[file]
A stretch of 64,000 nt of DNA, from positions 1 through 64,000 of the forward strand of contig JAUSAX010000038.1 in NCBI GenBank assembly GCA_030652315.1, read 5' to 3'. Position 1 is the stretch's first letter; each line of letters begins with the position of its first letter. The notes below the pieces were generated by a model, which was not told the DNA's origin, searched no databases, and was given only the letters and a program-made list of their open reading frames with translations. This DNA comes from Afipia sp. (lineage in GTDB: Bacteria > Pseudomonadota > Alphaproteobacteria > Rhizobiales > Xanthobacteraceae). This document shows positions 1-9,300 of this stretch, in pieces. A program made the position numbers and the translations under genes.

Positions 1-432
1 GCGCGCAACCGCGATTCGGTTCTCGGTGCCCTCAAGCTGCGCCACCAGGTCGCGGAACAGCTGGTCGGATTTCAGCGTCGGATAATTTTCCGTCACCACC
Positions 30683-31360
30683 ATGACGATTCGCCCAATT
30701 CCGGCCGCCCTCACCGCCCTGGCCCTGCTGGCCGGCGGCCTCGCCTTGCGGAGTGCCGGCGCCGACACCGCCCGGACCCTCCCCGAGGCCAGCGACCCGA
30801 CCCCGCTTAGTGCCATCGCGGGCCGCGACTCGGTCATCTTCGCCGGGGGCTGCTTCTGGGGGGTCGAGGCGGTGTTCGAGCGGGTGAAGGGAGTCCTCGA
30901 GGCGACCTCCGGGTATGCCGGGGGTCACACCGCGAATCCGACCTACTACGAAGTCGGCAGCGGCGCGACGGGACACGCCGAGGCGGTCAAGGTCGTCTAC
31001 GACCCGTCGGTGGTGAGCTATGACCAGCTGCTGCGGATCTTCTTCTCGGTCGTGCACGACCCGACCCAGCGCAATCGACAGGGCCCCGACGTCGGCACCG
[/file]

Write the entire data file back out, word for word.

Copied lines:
A stretch of 64,000 nt of DNA, from positions 1 through 64,000 of the forward strand of contig JAUSAX010000038.1 in NCBI GenBank assembly GCA_030652315.1, read 5' to 3'. Position 1 is the stretch's first letter; each line of letters begins with the position of its first letter. The notes below the pieces were generated by a model, which was not told the DNA's origin, searched no databases, and was given only the letters and a program-made list of their open reading frames with translations. This DNA comes from Afipia sp. (lineage in GTDB: Bacteria > Pseudomonadota > Alphaproteobacteria > Rhizobiales > Xanthobacteraceae). This document shows positions 1-9,300 of this stretch, in pieces. A program made the position numbers and the translations under genes.

Positions 1-432
1 GCGCGCAACCGCGATTCGGTTCTCGGTGCCCTCAAGCTGCGCCACCAGGTCGCGGAACAGCTGGTCGGATTTCAGCGTCGGATAATTTTCCGTCACCACC
Positions 30683-31360
30683 ATGACGATTCGCCCAATT
30701 CCGGCCGCCCTCACCGCCCTGGCCCTGCTGGCCGGCGGCCTCGCCTTGCGGAGTGCCGGCGCCGACACCGCCCGGACCCTCCCCGAGGCCAGCGACCCGA
30801 CCCCGCTTAGTGCCATCGCGGGCCGCGACTCGGTCATCTTCGCCGGGGGCTGCTTCTGGGGGGTCGAGGCGGTGTTCGAGCGGGTGAAGGGAGTCCTCGA
30901 GGCGACCTCCGGGTATGCCGGGGGTCACACCGCGAATCCGACCTACTACGAAGTCGGCAGCGGCGCGACGGGACACGCCGAGGCGGTCAAGGTCGTCTAC
31001 GACCCGTCGGTGGTGAGCTATGACCAGCTGCTGCGGATCTTCTTCTCGGTCGTGCACGACCCGACCCAGCGCAATCGACAGGGCCCCGACGTCGGCACCG